ROME, Dec. 14 (Xinhua) -- Italy will start using a cutting-edge technology to guarantee the authenticity of one of the country's commercial products.
Revelers take part in a fight with oranges during an annual carnival battle in Ivrea, Italy, March 3, 2019. (Photo: VCG)
The Italian Ministry of Agriculture announced this week that it would use blockchain technology -- a complex digital verification method that facilitates crypto currencies like Bitcoin -- to assure that the all blood-red Sicilian oranges sold abroad as such are the real things.
The oranges, which have an orange-color skin and deep red flesh inside the fruit, have a protected geographical status in Italy, similar to certain high-end cheese and wines. The oranges are exported to dozens of countries around the world.
The majority of blood-red oranges are grown in Italy, but they are not unique to the country, according to Elena Albertini, vice-president of the Sicilian red orange protection consortium.
"There's a unique characteristic to the Sicilian red oranges, which have a special balance between sweetness and acidity," Albertini told Xinhua. "There's a risk that other oranges grown elsewhere, which have the red flesh but a different overall taste and quality, could be sold internationally as if they were the authentic Sicilian product."
Blockchain would help guard against that. Each package of the products, which range in size from 500 grams to 5 kilograms or more would include a special blockchain "tag" that will record every step of the package's passage from farm to market.
"Soon, we will know where the oranges are at any point on the supply chain," Albertini said.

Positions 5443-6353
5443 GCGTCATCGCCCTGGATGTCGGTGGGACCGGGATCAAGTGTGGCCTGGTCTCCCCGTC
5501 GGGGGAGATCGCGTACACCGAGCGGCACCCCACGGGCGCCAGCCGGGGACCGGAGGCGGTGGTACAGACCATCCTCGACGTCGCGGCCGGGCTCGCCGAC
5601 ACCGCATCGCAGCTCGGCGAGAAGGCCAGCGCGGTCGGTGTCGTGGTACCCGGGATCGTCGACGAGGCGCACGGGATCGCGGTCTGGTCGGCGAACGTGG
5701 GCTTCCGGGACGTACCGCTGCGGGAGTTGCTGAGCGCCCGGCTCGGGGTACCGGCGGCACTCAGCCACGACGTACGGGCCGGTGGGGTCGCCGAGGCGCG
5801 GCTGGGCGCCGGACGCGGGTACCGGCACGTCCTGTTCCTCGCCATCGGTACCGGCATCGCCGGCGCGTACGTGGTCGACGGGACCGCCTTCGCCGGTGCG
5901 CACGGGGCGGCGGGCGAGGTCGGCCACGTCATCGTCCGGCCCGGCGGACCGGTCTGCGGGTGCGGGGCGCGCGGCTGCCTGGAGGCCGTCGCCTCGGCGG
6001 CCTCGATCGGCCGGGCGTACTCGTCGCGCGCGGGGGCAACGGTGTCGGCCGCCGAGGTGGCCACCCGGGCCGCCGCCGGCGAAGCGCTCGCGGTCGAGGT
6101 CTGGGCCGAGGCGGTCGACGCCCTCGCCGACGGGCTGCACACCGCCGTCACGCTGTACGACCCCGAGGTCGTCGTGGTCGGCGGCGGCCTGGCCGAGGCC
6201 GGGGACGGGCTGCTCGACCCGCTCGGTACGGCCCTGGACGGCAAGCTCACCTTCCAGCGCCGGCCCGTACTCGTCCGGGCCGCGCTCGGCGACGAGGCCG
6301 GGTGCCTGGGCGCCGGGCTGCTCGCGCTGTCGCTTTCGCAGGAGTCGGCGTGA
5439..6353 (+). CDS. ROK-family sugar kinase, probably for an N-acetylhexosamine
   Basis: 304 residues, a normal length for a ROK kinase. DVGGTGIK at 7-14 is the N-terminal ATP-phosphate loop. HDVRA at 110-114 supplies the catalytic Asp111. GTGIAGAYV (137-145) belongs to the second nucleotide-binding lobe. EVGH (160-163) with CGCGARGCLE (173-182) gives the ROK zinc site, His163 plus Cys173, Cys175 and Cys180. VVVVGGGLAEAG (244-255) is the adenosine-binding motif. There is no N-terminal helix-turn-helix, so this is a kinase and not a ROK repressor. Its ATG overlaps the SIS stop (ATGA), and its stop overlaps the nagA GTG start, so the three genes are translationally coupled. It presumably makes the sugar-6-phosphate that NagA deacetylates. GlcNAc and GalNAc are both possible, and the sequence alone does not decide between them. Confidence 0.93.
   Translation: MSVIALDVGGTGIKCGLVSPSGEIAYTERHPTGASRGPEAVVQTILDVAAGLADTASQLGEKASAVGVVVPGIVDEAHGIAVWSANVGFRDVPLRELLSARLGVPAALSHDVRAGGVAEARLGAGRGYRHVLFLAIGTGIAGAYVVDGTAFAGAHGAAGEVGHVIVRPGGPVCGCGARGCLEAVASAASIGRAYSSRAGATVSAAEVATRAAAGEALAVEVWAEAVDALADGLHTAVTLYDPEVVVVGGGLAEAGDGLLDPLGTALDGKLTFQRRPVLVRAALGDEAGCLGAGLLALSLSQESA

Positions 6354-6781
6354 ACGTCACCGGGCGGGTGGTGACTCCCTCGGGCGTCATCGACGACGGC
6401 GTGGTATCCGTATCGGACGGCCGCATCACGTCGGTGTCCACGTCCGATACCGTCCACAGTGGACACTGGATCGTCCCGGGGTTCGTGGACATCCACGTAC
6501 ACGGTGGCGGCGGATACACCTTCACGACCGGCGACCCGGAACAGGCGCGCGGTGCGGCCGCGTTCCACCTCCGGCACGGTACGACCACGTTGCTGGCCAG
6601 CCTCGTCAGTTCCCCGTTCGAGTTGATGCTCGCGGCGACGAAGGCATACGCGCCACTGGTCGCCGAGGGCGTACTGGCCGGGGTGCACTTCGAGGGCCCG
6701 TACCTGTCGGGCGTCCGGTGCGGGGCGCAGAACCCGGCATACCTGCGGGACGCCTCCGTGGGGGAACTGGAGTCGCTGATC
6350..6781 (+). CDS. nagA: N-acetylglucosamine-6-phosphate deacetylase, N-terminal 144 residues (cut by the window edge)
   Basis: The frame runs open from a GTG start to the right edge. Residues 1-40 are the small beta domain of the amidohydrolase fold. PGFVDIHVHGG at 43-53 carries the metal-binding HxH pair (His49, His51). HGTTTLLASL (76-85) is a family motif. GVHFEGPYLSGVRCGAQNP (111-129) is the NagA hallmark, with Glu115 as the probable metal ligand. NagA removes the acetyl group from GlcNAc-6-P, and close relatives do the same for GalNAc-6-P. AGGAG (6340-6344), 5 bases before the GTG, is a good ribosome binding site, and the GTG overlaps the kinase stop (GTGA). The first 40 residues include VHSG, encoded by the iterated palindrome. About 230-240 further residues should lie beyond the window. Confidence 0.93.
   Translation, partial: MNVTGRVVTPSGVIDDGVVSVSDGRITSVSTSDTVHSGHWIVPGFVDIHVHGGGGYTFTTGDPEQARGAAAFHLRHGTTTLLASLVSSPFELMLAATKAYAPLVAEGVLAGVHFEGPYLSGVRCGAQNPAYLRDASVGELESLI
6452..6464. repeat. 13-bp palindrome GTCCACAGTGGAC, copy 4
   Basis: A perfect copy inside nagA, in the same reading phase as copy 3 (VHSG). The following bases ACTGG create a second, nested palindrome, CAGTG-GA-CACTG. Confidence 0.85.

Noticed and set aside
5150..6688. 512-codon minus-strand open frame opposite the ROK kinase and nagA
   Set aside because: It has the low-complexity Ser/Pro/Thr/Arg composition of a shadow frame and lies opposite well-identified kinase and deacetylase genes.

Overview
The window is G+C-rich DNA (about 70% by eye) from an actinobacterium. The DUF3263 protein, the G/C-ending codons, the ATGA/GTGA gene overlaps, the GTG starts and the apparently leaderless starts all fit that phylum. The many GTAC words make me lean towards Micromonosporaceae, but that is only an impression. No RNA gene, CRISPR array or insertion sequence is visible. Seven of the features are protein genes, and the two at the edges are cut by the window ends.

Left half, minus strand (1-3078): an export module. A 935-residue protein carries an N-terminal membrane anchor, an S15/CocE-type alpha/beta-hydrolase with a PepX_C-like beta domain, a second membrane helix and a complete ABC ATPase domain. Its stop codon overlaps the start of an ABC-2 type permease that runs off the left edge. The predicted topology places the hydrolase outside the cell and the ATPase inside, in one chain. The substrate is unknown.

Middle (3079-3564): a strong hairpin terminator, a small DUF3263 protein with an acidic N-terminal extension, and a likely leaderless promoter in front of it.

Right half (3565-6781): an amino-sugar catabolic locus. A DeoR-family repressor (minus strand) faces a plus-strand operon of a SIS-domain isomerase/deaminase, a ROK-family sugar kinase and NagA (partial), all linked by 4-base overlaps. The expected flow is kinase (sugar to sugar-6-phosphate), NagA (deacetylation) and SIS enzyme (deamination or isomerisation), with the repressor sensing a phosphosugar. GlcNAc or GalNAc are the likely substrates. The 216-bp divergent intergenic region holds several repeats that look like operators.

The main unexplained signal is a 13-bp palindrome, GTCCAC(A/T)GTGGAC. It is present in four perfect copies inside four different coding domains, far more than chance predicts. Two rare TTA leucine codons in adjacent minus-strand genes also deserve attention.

According to Antonio Amati, director of the Italy division for Almaviva, a technology consultancy, the blockchain "tag" will help monitor the conditions under which the oranges are being stored, progress during the transportation of the fruit, and ripeness. But most importantly, Amati said, they will help guarantee that the authentic product arrives for consumers.
"By using blockchain technology it will make it impossible for oranges from a different area and of a different quality to slip into the system and to be sold as if they were the authentic Sicilian blood red orange product," Amati said in an interview. "This process is already being used for some products like high end wines or the best olive oils. This will put the Sicilian oranges on the same level in terms of the consumer's ability to be secure they are buying the authentic product."
The Italian authorities unveiled the plan in a special event held on Dec. 12 in Rome. Amati said the new systems will be fully used by Feb. 1, 2020.
"Basically, we are creating a comprehensive system for the Sicilian red oranges that over a period of time will become more common for many different types higher end products," Amati said.